Coming off a heat wave, it’s hard to believe that Labor Day is this weekend. To me, Labor Day signals autumn, and autumn means sweaters, falling leaves and warmer fragrance. Comme des Garçons Blackpepper should come with “autumn” stamped on its label.
Perfumer Antoine Maisondieu developed Blackpepper. Its notes include Madagascan pepper, cedar wood, akigalawood (a spicy-woody material by Givaudan derived from patchouli), tonka bean and “musky accord.”
Say “black pepper” to me, and I think “biting, bracing, sneezy.” Fortunately, after its initial hit, Blackpepper is none of that. Blackpepper opens with a peppery blast instantly softened by wood with a skin-like, tobacco-sweet air about it. As it settles, sometimes I catch a whiff of mild spice, like waft from a glass of absinthe across the table with a pinch of cinnamon on top. Warm musk infuses the scent but doesn’t overpower it.
Before I smelled Blackpepper, I was sure it would be an assertive, spiky fragrance, like pepper itself, but it’s not.1 Blackpepper smells like a watercolor painting of black peppercorns on a wooden plank: soft, personal and almost pillowy. It’s more about wood, gentle spice and musk then it is about pepper. As Blackpepper wears, it reminds me of my driver’s ed teacher’s advice that for the smoothest stop, it’s best to ease up on the brakes just before you come to rest. This scent is no racecar.
Which brings me to what might be Blackpepper’s greatest drawback — or virtue — depending on who you are. Blackpepper is a quiet fragrance. Not only that, but after a few hours, only an incense-like trace lingers. That trace, though, murmurs beautifully. A few hours after I first wore Blackpepper, I kept sniffing the air, thinking that the hippie incense I’d burned earlier was a lot better than I’d remembered. At last I realized it was Blackpepper’s ethereal dry down. If you're sampling this one, you'd do best to try an atomizer, and don't stint on sprays.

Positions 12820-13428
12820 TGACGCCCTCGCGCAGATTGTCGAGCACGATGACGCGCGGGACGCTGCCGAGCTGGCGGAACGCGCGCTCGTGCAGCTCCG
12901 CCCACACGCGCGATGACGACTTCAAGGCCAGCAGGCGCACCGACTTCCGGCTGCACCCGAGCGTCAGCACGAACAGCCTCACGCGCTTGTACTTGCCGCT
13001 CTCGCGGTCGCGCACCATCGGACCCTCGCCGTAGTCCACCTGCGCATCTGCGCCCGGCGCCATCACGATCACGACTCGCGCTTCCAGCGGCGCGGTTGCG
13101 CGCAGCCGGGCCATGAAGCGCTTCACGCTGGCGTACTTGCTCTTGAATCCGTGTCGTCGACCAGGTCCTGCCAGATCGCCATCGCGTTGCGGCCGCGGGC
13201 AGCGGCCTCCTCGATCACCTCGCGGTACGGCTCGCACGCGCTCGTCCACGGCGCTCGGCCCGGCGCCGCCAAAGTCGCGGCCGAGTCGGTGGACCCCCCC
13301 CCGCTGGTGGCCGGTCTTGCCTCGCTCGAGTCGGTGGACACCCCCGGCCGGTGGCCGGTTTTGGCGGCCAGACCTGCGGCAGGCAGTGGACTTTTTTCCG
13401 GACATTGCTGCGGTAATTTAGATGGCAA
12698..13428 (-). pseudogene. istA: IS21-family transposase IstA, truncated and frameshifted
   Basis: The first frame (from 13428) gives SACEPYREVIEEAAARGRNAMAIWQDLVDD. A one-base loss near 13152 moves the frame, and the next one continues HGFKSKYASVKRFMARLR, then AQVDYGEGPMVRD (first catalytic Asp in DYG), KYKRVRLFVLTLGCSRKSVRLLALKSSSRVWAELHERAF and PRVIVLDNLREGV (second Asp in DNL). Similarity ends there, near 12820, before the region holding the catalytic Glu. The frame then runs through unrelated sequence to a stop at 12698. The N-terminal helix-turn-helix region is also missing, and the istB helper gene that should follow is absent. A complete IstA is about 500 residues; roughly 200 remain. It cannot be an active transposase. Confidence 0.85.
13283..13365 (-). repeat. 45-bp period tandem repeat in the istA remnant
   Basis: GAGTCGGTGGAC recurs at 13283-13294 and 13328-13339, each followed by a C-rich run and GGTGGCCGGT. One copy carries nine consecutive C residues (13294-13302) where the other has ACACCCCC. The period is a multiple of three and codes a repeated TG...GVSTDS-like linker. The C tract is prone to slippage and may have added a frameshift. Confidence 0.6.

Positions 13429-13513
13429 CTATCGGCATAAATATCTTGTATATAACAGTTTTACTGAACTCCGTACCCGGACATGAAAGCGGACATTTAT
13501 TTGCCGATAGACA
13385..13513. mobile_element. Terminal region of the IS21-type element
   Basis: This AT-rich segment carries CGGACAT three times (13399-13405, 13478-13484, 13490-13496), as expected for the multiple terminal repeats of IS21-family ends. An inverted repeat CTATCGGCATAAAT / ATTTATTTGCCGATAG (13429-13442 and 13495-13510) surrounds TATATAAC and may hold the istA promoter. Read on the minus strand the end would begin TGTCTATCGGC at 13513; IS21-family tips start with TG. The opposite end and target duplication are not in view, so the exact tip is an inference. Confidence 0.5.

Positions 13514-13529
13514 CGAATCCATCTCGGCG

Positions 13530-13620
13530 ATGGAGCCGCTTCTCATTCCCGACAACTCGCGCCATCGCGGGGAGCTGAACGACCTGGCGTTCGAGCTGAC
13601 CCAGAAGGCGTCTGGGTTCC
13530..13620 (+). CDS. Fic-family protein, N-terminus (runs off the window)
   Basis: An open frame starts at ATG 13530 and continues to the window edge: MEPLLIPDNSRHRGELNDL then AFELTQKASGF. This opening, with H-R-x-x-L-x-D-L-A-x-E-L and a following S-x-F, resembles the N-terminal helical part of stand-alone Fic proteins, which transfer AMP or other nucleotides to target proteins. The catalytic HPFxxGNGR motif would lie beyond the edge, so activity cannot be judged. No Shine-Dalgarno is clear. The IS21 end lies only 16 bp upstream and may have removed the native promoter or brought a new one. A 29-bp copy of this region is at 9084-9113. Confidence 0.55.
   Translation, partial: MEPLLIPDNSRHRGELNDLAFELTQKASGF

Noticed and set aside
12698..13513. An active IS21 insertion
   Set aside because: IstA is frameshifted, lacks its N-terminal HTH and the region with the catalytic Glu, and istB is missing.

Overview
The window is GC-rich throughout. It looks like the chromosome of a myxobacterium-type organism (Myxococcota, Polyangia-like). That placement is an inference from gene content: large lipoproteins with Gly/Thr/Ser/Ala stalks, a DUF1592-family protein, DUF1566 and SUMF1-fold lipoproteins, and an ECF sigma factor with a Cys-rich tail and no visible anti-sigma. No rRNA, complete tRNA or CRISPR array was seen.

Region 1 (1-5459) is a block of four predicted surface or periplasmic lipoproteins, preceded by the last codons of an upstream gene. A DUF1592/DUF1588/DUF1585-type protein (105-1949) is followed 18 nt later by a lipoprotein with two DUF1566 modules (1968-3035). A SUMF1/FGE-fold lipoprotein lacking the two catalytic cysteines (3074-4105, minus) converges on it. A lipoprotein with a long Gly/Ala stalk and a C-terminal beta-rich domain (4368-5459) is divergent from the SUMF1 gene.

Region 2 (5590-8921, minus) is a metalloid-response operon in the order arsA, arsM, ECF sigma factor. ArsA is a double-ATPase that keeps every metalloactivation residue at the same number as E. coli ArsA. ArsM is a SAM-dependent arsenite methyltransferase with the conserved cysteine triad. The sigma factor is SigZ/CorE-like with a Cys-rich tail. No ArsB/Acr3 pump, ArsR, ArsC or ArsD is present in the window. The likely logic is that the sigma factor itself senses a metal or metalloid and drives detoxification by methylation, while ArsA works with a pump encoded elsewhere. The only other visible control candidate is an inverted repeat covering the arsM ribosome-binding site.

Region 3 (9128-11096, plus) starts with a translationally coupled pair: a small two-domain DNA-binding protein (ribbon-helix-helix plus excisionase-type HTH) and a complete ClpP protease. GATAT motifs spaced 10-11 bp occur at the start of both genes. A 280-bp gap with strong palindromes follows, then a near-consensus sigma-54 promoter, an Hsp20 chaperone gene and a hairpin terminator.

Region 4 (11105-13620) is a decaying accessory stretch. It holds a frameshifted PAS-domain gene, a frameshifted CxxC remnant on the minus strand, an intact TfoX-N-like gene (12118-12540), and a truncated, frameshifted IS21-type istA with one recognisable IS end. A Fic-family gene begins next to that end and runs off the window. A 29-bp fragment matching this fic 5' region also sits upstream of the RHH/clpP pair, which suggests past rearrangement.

Blackpepper does a great job of being both wearable and interesting. For people new to fragrance, I can see Blackpepper becoming a gateway fragrance to, say, Comme des Garçons Man 2. For those of us with a — ahem — bottle or two stashed away, Blackpepper might become something we reach for as the days shorten and a comforting, yet out-of-the-ordinary, scent is called for.
By chance, Denyse at Grain de Musc is reviewing Blackpepper today, too. Her review is here.
Comme des Garçons Blackpepper Eau de Parfum is not yet available in the United States. In the U.K., it’s exclusive to Selfridges and is £80 for 100 ml.
1. An aside on black pepper: Years ago I was at a wine tasting of Produttori Barbaresco and somehow ended up talking to winemaker Aldo Vacca about pepper. “Americans put it on everything,” he said. “The use of pepper should be a choice that complements the food. Not an automatic seasoning.”